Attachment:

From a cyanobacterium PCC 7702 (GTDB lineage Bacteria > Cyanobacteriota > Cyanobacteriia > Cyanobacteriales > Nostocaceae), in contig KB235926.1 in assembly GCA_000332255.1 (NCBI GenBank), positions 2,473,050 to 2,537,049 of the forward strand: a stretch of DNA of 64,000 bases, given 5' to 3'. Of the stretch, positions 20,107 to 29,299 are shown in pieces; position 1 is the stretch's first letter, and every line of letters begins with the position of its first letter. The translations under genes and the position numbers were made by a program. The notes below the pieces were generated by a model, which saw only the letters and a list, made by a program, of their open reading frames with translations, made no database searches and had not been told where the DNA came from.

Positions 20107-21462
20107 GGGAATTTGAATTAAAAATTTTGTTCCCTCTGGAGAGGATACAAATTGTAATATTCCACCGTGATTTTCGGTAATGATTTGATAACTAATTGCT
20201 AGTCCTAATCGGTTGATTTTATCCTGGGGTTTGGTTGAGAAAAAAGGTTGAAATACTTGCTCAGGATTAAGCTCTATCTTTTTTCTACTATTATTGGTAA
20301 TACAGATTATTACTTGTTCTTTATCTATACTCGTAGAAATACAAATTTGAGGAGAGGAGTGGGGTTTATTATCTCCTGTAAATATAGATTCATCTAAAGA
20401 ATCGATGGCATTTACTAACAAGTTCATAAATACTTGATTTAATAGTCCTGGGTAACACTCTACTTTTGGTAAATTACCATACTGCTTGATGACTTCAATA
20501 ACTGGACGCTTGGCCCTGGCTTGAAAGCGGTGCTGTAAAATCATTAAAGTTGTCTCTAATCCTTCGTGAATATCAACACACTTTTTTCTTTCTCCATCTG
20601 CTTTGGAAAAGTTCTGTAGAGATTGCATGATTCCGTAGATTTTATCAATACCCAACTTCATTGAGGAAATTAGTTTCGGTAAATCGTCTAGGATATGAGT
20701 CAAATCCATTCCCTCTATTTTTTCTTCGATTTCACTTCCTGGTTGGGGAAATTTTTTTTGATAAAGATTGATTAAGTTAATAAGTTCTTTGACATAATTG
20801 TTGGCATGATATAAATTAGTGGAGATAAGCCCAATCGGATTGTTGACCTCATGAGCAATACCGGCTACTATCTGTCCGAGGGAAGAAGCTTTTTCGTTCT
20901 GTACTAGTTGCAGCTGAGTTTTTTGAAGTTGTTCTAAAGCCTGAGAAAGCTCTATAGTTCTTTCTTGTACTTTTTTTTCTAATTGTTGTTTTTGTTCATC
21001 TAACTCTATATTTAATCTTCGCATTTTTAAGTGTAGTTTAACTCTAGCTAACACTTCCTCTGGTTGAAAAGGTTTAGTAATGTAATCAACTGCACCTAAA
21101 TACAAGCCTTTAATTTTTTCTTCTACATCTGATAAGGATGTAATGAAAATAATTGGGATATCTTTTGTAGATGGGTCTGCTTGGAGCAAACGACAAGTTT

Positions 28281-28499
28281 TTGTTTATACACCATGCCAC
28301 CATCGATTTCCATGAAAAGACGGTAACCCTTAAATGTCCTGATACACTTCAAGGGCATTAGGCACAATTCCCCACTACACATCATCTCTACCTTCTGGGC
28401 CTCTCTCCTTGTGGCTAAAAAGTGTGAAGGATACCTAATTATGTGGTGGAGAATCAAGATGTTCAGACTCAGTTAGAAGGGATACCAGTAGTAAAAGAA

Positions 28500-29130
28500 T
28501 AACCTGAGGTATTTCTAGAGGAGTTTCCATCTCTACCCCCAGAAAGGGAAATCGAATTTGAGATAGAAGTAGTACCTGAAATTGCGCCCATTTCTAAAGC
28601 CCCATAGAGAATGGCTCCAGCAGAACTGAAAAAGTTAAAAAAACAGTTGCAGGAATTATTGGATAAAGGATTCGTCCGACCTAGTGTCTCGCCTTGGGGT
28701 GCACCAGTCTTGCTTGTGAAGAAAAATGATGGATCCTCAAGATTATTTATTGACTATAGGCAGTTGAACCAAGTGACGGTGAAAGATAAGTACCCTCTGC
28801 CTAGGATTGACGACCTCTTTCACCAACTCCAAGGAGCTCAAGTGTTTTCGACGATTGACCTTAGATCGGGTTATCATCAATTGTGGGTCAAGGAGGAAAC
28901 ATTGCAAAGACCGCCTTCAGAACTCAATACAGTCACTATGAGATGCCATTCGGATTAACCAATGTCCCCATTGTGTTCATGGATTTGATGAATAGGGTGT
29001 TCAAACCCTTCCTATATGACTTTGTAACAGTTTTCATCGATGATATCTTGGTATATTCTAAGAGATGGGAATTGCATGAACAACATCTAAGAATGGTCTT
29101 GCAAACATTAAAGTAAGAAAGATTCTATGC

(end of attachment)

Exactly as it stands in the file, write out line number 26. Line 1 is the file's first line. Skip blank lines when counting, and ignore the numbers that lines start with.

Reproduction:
29101 GCAAACATTAAAGTAAGAAAGATTCTATGC